Our data confirm that the D4 domain variant p.Arg2185Gln is common in healthy AAs.17 p.Arg2185Gln was associated with lower VWF:Ag and FVIII:C levels in our large, population-based AA sample; overall, the mean VWF:Ag level in AA carriers of p.Arg2185Gln variant was 124 IU/dL compared with a mean level of 136 IU/dL in noncarriers. p.Arg2185Gln was identified in 1 subject in a series of Canadian type 1 VWD patients.39 Together, these data suggest that p.Arg2185Gln is a common functional variant associated with lower VWF:Ag and FVIII:C levels in AAs.

The missense variant p.Arg2287Trp located within the D4 domain had an allele frequency of <1% in our AA sample. This amino acid substitution was associated with a large magnitude of effect on lowering VWF:Ag levels and is predicted to be functionally deleterious (supplemental Table 2). The p.Arg2287Trp variant was reported in combination with a p.Pro2063Ser polymorphism in a European ancestry type 1 VWD patient with reduced VWF and normal FVIII and normal VWF clearance.40 Based on in vitro analysis and expression of recombinant p.Arg2287Trp missense variant, it was suggested to be a causative mutation due to a mild reduction in the amount of secreted VWF.41

Type 2M VWD is characterized by a decreased VWF activity to antigen ratio and defective binding of VWF to platelets due to mutations in the VWF A1 domain. A lower VWF activity to antigen ratio and increased prevalence of the type 2M phenotype has been reported in AAs.15,16 In AAs, the minor alleles of 3 common exon 28 A1 domain polymorphisms (p.Ile1380Val, p.Asn1435Ser, and p.Asp1472His) are present together on 1 common haplotype (frequency = 0.095), while another common allele contains p.Asp1472His with or without p.Arg2185Gln (frequency = 0.333). Flood et al16 demonstrated that p.Asp1472His alone may have the strongest association with lower VWF activity to antigen ratio. In our multivariable-adjusted regression analysis, the p.Asp1472His variant was independently associated with higher VWF:Ag levels. The haplotype containing p.Asp1472His alone was associated with higher VWF:Ag, while the Va1380/Ser1435/His1472 haplotype was not significantly associated with VWF:Ag. p.Asp1472His is located within the p.Asp1459-p.His1472 ristocetin binding site and was shown to decrease VWF ristocetin cofactor levels by affecting direct binding to ristocetin.42 Collectively, these results suggest that p.Asp1472His may lower the VWF activity to antigen ratio by lowering VWF ristocetin activity and increasing VWF:Ag levels.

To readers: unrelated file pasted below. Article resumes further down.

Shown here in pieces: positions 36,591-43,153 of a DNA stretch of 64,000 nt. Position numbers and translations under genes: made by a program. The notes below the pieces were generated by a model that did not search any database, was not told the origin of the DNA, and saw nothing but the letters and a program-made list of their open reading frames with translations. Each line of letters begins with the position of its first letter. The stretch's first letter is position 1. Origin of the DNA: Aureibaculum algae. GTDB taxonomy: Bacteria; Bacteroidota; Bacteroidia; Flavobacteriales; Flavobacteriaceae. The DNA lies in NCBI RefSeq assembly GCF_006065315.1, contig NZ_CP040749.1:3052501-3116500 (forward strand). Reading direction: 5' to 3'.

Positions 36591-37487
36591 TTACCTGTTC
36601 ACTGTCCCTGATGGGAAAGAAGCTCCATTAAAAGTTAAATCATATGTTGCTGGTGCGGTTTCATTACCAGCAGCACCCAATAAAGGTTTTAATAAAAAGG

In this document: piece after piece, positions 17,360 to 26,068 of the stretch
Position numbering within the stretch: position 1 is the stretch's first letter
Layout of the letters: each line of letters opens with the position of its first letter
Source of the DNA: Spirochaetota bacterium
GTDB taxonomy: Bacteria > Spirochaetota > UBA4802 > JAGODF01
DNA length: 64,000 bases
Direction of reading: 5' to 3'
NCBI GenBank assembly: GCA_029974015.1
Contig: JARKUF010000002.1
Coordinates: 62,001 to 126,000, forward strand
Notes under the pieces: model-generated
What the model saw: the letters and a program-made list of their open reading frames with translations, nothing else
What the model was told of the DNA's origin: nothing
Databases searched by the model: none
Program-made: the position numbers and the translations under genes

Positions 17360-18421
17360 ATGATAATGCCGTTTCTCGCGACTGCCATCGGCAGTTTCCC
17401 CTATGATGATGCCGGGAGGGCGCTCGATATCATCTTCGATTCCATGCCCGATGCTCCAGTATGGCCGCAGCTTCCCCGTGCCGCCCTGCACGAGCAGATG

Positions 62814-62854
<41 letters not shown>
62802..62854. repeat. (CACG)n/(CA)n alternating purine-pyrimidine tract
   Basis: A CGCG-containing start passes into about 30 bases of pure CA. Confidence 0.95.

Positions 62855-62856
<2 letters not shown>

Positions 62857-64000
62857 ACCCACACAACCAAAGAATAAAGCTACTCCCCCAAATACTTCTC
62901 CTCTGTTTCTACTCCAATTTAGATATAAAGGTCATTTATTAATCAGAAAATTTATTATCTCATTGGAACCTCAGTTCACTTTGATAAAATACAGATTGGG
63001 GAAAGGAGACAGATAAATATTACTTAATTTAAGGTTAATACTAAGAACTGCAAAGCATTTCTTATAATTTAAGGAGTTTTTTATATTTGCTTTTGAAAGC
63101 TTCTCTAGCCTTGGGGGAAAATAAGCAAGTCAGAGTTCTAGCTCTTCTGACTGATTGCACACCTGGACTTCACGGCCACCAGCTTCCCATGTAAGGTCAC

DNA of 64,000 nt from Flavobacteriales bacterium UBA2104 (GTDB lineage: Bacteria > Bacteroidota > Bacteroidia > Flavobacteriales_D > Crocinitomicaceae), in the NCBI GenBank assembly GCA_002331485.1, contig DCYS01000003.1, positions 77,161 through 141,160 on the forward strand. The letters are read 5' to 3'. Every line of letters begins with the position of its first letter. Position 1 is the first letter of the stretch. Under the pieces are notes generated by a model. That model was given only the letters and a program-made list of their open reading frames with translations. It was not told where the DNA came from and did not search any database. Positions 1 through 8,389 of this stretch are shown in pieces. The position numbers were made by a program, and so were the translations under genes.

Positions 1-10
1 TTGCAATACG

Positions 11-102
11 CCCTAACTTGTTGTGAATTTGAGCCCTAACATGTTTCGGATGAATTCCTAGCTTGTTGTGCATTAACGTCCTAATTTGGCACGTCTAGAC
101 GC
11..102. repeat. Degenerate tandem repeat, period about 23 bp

p.Ser1486Leu is a novel rare variant in at a critical residue in a highly conserved cluster of 8 predicted O-glycosylation sites flanking the A1 domain43,44 that appear to modulate platelet glycoprotein Ib binding under shear stress.45 A p.Val1485Leu substitution at the adjacent amino acid (in combination with other exon 28 variants) was reported to be common among Turkish patients with VWD.46 Notably, site-directed mutagenesis of Ser1486 to Ala resulted in normal VWF synthesis and multimerization but decreased VWF hemostatic function.47 On the other hand, the substitution of Ser with Leu at 1486 is predicted to be “benign” at the protein sequence conservation level, while the substitution of Ser1486 with Ala is predicted to be “possibly damaging” by Polyphen2. Therefore, the putative mechanism of effect of the Ser1486Leu variant on lowering VWF:Ag remains to be determined.